When I attack a book by my favorite author, like The Cat Who Walks Through Walls, it’s not because I want trash a great writer, it’s because I want to let people know that there are other Heinlein books that are much better.  There are Heinlein books that I reread every other year, and have been doing so for over forty years.  I’m trying to compare the two and see which qualities of writing make a book stand out as a classic.

I think I really freaked out my wife when I told her I wanted to give up cable TV.  Susan worships at the alter of the video icon.  And it wasn’t as if I was planning to forsake TV altogether.  I was merely wanting to cut back so I’d have more time for other hobbies, like writing science fiction.  I pointed out to her that we pay $120 a month and 95% of the time we watch ABC, CBS, NBC and PBS, shows that come to our high definition TV for free, and the other shows are easy to get with our 5 concurrent disc-out-at-a-time NetFlix subscription.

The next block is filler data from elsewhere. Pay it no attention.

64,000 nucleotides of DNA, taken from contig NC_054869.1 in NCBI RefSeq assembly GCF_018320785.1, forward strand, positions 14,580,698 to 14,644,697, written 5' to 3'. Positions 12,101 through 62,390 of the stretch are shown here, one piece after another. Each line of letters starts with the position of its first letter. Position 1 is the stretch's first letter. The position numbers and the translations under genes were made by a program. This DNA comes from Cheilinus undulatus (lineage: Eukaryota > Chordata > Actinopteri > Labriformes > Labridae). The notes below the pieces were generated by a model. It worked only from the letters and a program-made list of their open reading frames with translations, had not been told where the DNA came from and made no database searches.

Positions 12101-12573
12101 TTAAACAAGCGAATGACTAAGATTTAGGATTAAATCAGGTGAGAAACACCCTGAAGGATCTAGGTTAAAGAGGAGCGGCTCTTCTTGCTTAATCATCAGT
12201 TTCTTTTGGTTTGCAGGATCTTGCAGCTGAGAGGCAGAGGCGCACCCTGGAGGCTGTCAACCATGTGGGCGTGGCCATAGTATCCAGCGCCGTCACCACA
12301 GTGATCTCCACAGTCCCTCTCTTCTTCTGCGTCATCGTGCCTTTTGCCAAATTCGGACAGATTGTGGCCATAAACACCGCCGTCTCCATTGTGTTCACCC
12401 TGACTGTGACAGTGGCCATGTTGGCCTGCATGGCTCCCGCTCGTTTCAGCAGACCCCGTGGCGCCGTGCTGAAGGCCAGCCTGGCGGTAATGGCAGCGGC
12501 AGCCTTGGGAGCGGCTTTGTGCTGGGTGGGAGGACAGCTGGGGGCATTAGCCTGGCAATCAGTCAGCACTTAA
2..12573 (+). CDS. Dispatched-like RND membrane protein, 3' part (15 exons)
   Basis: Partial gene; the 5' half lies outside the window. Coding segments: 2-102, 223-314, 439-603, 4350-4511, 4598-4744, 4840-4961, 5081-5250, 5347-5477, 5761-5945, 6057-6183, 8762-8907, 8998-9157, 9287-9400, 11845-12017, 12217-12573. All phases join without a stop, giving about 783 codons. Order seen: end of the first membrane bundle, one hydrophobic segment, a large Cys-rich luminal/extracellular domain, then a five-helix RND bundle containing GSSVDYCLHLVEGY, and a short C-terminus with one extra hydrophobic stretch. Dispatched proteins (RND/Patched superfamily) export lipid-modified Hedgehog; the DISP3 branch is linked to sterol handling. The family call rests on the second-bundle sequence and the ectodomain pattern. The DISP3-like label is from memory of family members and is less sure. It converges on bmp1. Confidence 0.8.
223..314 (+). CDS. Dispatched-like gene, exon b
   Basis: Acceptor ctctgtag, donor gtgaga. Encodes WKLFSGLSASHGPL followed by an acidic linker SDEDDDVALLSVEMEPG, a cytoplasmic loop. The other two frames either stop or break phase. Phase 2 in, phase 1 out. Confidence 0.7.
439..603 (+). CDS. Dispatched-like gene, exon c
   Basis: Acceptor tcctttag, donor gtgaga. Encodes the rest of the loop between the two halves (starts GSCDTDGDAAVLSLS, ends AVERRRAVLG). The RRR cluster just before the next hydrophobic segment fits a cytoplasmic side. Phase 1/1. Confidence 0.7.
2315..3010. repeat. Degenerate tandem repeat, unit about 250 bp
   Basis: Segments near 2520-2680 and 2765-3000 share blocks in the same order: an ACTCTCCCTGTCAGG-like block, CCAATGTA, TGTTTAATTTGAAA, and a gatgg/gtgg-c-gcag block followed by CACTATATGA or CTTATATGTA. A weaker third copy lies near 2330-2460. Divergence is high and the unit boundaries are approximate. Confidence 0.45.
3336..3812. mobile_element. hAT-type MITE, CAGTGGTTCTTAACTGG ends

Of course, what are my alternative choices?  I could be depressed because gasoline prices are skyrocketing and pine away for $2 a gallon gas.  I could avoid any movies or social situations with old people, and pretend I won’t be ancient someday.  I could continue living like I’ve always have, and figure the problem of global warming belongs to the next generation.  I could play nice and say positive things about all books I read, as if all books were worthy of reading, each one a child you must love equally.  And I could give up any ambitions I have to be different and just accept I’ll be a couch potato addicted to TV shows the rest of my life.

I do think I see a pattern here.  I don’t think people like change.  They want to drive gas-guzzling cars until kingdom come.  They want to pretend all the conspicuous consumption they love so much doesn’t have any affect on others.  And most of all they want to feel forever young.  Well, my fantasy is to stop watching so much TV, give up reading crappy books, and learn to play the guitar so I can join a rock n’ roll band when I’m eighty-five. By then I also expect global warming will be turned around and we’ll all be using home-grown renewable energy, and the air will be clean, clear and cool.  I might be wrinkled.  My dick probably won’t work beyond peeing, and maybe not pee so well either, and I might need to truck around in a wheel chair, but I hope to play music like it’s 1965.